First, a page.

Thanks for stopping by! You might also want to check this previous article about deploying Laravel on AWS or even download the book using the form below!
The things we do for our web applications…
Coding and testing put aside, we provision servers for them, configure their database, search engine, cache engine, workers, crons, queues, configure their web server, get them SSL certificates, update DNS for them and finally build and deploy them.
And we do this on a daily basis so hopefully we can set up this easily enough so that we can re-deploy a few times a day without too much thinking!
As respectable developers, there are also things we won’t do for our web apps:
— We won’t click around the AWS console trying to remember how we did it last time
— We won’t SSH into a VM and run apt-get installs all over the place, trying to remember how we did it last time
— We won’t redeploy our application by anything other than one single command we can rollback just as easily
That would pave the way to so many possible human errors, make deployments stressful and risky, making our application unstable and potentially insecure (ouch).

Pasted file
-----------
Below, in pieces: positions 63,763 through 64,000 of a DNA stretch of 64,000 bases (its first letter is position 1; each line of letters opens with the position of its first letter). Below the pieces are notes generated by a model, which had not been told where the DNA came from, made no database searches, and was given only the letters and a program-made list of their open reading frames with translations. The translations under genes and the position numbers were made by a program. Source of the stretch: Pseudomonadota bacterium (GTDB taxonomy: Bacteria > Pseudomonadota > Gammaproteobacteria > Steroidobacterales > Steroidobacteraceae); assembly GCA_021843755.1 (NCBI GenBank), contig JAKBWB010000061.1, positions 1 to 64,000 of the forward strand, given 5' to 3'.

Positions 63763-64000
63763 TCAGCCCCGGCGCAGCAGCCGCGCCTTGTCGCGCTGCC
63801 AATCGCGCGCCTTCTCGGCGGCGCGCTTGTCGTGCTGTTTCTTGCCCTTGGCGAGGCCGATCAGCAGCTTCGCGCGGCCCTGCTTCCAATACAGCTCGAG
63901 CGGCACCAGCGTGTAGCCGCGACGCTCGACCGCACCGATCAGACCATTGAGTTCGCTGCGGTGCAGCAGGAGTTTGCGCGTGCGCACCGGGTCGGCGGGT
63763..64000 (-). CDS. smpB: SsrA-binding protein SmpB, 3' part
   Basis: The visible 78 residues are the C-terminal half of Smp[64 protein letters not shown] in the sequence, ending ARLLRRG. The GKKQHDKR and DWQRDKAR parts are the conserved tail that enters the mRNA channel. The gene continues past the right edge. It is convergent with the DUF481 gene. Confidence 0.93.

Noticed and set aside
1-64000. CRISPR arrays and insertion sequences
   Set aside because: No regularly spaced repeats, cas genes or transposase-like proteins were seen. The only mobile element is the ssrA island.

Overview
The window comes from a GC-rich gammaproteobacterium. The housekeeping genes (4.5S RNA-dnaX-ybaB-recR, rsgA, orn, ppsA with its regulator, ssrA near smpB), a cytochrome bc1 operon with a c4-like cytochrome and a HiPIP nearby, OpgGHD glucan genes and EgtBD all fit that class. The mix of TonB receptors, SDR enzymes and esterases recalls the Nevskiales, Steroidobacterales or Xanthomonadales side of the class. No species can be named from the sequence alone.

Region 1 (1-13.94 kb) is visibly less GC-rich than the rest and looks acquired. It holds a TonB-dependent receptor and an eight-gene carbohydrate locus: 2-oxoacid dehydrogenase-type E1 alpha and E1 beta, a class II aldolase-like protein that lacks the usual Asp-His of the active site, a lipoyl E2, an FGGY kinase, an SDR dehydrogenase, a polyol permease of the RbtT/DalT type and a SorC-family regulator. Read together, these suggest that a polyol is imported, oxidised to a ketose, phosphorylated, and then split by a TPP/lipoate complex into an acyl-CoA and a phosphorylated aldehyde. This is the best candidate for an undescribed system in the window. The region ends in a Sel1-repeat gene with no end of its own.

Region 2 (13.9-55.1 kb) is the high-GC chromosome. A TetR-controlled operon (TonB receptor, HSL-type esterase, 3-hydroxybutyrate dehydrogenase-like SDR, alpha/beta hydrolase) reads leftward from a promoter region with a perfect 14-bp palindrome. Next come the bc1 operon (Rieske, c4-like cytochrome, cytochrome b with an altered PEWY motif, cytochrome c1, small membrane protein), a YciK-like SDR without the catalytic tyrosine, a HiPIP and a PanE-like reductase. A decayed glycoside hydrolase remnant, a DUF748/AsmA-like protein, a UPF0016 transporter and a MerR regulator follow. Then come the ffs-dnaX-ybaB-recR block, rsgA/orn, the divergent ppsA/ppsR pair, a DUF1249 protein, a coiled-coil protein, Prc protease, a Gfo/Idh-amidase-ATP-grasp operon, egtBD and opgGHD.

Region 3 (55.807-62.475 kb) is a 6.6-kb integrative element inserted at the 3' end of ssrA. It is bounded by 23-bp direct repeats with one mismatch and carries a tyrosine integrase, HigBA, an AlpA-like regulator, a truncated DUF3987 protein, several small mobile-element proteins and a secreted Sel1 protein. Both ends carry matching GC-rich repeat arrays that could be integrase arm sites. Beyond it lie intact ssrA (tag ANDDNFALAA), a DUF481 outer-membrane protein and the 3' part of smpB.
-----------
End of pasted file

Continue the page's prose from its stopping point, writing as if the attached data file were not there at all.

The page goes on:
Instead, we will script and automate. We will commit our configuration as code. We will use a repeatable self-documented process that any developer (including ourselves later on) can take over, without risk. We will use that same repeatable process for our later projects, improving it over time, increasing its reliability, reducing labour and deployment errors. We will automate as many low-business-value activities as we can and make our companies better off.
Who is this guide for?
This guide is designed for small tech companies who might have been doing too many of their own deployments manually and been burnt once or twice out of it. It is well suited to any team which wants to get started with AWS, firstly by using its basic services and then ramping up complexity later on.
This is one of the procedure I use to deploy my clients’ Laravel applications on AWS. I hope this can be helpful to deploy yours. If your use case is more complex or if you would like me to mentor your developers into devOps best practices come and have a chat with me on https://getlionel.com
What do we need to know about AWS?
The good news is, for a simple Laravel application with only a few backing services (database, cache, queue, file storage and search engine perhaps), you don’t have to know much about AWS:
— We won’t use specific networking (like private subnets that aren’t accessible from the internet) so we’ll use the default VPC and public subnets from our AWS account
— We will deploy all of our services on a single EC2 server and use S3 for file storage, so we don’t have to worry much about other AWS services